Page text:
Thursday, October 2, 2014


Caligari Records is releasing a hypnotizing album by a Scottish Band called Ellorsith. A concept album of sorts based upon the Dyatlov Pass Incident, where nine hikers led by Igor Dyatlov mysteriously died in the Ural Mountains of Russia. There death were said to be caused by "a compelling natural force" which  is not only the title of a song on this album,  but could also be an apt description of  Ellorsith's sound. Theories surrounding the incident have ranged from paranormal activity to secret weapons testing. Ellorsith is surrounded by similar mystery as they have very little internet prescene and their album was released on a limited cassette run of only a hundred copies pressed. This ep's lo-fi coldness recreates the atmosphere of the story this band is trying to tell. Mixes black metal with nasty death metal. The vocals are a subterranean gurgle.

"Marasmus" launches off rather abruptly. This is a more straight forward death metal approach, though dark enough until it's hard to tell at times where the death metal begins and the black metal elements end. Most of the time when something is described as blackened, the other elements aside from the black metal are dominate and the black metal is a blast beat here and there some dissonant guitar of vocals that take on a more anguished shriek rather than a guttural bellow.Here they are blended in a more unique and subtle manner. Though upon the first listen to this band it would be hard to think of them capable of subtleties.The mournful guitar melodies that come toward the song's final moments are unexpected.

"Lichrye" the proceedings pick up pace. The vocals take on an almost sung bellow that reminds me of Entombed.The songs winds around into angular chords creating an odd dissonance as the song winds to an end. This dissonance is returned to on the closer"Compelling Natural Force". The bursts of black metal here seem convulsive, as they occur with no warning. The songs slows when not in the blasting seizures. The drumming is more nuance in the cymbal accents. This might be the most well constructed song on the album. At nine minutes it's also the longest, though by black metal standards these days that's just the intro. Ellorsith is not about letting a minute go to waste, if for no other reason than they don't want to give you that much breathing room. Midway into the song when the languishing chords cry out into the night, it is one of the most melodic elements they touch on. Falling in the weird chasm between doom and depressive black metal. Any reluctance felt initially by the first impression of  raw claustrophobic nature of the raw production. If forgotten by the end. Even the rough haunted house theatrics , where it seems they are going with the Yeti theory, doesn't cast too cheesy a shadow on the albums close and is  forgivable after "Compelling Natural Force" was so beautifully constructed.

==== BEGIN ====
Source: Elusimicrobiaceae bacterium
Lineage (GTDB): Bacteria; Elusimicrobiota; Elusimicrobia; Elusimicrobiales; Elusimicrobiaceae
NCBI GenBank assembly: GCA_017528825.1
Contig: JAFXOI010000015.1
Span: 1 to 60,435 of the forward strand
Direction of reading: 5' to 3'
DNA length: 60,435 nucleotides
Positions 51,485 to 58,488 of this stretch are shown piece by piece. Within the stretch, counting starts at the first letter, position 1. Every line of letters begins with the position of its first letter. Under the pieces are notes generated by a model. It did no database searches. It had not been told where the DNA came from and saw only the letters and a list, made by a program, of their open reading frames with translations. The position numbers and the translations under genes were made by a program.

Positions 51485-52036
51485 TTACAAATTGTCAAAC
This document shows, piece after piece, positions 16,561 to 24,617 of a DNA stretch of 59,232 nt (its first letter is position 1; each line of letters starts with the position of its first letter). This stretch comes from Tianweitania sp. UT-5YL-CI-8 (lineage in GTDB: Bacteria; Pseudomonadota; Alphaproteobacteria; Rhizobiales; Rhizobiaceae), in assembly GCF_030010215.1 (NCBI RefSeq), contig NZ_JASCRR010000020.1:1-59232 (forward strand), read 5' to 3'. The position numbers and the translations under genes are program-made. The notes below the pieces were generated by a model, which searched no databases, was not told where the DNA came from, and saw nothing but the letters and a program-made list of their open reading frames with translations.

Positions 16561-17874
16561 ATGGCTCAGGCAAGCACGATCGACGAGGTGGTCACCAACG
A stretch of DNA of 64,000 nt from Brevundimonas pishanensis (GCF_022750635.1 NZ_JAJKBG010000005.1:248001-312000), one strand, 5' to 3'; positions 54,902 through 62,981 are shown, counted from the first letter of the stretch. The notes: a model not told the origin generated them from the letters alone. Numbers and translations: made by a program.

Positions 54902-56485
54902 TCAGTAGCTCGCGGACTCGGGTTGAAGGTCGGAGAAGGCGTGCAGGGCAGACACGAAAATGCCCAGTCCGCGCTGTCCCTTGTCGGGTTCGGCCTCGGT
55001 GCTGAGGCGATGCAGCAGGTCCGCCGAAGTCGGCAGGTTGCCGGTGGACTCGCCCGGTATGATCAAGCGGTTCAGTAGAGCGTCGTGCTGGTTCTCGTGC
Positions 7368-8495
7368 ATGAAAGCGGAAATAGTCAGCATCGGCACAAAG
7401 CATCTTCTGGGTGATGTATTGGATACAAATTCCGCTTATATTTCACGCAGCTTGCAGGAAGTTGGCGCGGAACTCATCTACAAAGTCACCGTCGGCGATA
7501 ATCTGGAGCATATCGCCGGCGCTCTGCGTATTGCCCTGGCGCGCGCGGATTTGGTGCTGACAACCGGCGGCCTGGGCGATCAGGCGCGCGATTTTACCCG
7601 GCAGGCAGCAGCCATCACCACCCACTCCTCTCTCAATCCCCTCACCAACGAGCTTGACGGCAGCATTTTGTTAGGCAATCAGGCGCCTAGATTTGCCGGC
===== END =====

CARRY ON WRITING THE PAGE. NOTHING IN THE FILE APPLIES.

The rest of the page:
I'll give these guys at 9.5, The murky production at the onset isn't my thing , but in the end these guys prove that they have more than just sheer rawness to work with. This is going to be one of the best underground metal releases of the year.

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